Placeholder Update

we are all here

The last two weeks have been just ridiculous for lots of reasons, all of which will eventually make their way into various blog posts, but for now here is a very quick update.

The new horse (her previous owner called her Highlight which I don’t love but I haven’t found a different name I like better) arrived safely on Wednesday, October 18.

Juniper had two back-to-back medical emergencies right before Highlight got here. Saturday October 14 she had an impaction colic which then led to a sand colic on Monday night which led to an emergency dental and two pulled molars on Wednesday. Yes, the same Wednesday Highlight arrived.

Many things we needed to do in preparation for the re-arrival of horses on the property with incorporation of the (mostly finished phase 1) barn needed to wait until the famer harvested the soybeans and that of course timed out that same weekend so we have been frantically trying to do a million things at once plus a bunch of totally unplanned things because of Juniper’s colic and teeth issues. 

Everyone is currently alive but both Juniper and Highlight are testing my patience in their own unique ways; as is the electric fence.

Full updates on everything coming soon.


She Has Been Found

Future Baby Maker 

I have found my next mare! After looking at hundreds of mares online, doing deep-dives into conformation analysis on a ton of them, and visiting many in-person including several trips to WI and a trip to ND, I have found my next mare. Soul Ridge Xpression Highlight is a 3 ½ year old Canadian mare currently residing in Massachusetts. 

She is quite a bit younger than I was originally hoping for, and shorter, but in the grand scheme of my wish list the most important things – best conformation I could find, good personality, maiden mare, started under saddle correctly or not started yet, and within my budget – all outweighed the age and height thing. Being only 3.5 there is also a strong chance she’ll get a little taller and end up closer to my ideal height.

I was unable to see her in person so though I am very excited the anxious worrier part of me is still feeling unsettled about the whole thing and it has taken a bit of the shine off of the anticipation. We got a few good photos and videos of her and I sent those to Liz Graves for an additional set of eyes to review her conformation and she was happy with what she saw and gave her the green light. We also did an extensive pre-purchase exam, far more than I would have done for a horse I had met myself, but my inner worrier needed as many reassurances as I could give it. I am sure once she is here in person I will fall in love with her, but it is still feeling all a little unreal yet.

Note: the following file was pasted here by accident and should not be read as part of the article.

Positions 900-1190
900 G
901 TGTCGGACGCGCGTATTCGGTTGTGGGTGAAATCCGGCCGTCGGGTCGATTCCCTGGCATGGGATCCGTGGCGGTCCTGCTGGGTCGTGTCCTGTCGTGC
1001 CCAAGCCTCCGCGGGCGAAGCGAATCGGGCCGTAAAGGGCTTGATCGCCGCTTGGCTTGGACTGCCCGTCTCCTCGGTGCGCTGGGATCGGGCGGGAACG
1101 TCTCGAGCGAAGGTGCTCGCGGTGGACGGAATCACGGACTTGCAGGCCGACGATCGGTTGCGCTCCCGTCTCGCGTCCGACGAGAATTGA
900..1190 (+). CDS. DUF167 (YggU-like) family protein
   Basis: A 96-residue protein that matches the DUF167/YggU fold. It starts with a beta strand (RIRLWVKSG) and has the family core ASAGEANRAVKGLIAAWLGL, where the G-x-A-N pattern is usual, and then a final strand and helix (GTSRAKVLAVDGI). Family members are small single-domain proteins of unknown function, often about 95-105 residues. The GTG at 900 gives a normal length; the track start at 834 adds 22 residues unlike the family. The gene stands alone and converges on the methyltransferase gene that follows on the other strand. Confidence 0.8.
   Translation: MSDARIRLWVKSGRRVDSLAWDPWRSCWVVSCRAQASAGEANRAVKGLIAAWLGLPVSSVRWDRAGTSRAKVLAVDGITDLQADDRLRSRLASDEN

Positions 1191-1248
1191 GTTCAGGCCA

Speaking of worry and anxiety, figuring out how to get her from MA to MN has also been an area of concern. After seeking out the advice of many people who have hauled horses long distances, we opted to have her hauled by a professional horse shipper rather than finding a friend with a trailer and some free time. Between coordinating schedules, having to drive through unfamiliar large cities and east coast traffic with a horse trailer, paying tolls and gas, and figuring out when and where to stop and how to give her a break without unloading her, it felt far less stressful to just hire a professional. We opted to go with Brent Daak Equine Transport after getting a really glowing personal recommendation and seeing great feedback online. They have a 3-horse box-stall trailer with cameras in the trailer. One of the things I heard repeatedly from people who have done a lot of long-distance hauling was to use a horse van or a trailer with box stalls so the horses have the ability to position themselves in the best way for them and so you can stop for the night and give them a chance to sleep comfortably without having to actually unload them and find a barn to sleep at. Because they only do three horses at a time the trip is a little more expensive but it is also more efficient and the horses aren’t traveling for much longer than needed. They drive from about 7 AM – 11 PM and then stop for the night and sleep with the trailer and the horses so they are never unattended. They checked all the boxes for the advice I was given and it is one less thing for me to worry about, so instead I can worry about all the other things.

There are still a few more scheduling details to be finalized but right now the plan is for her to arrive around October 17.

We’re getting another horse!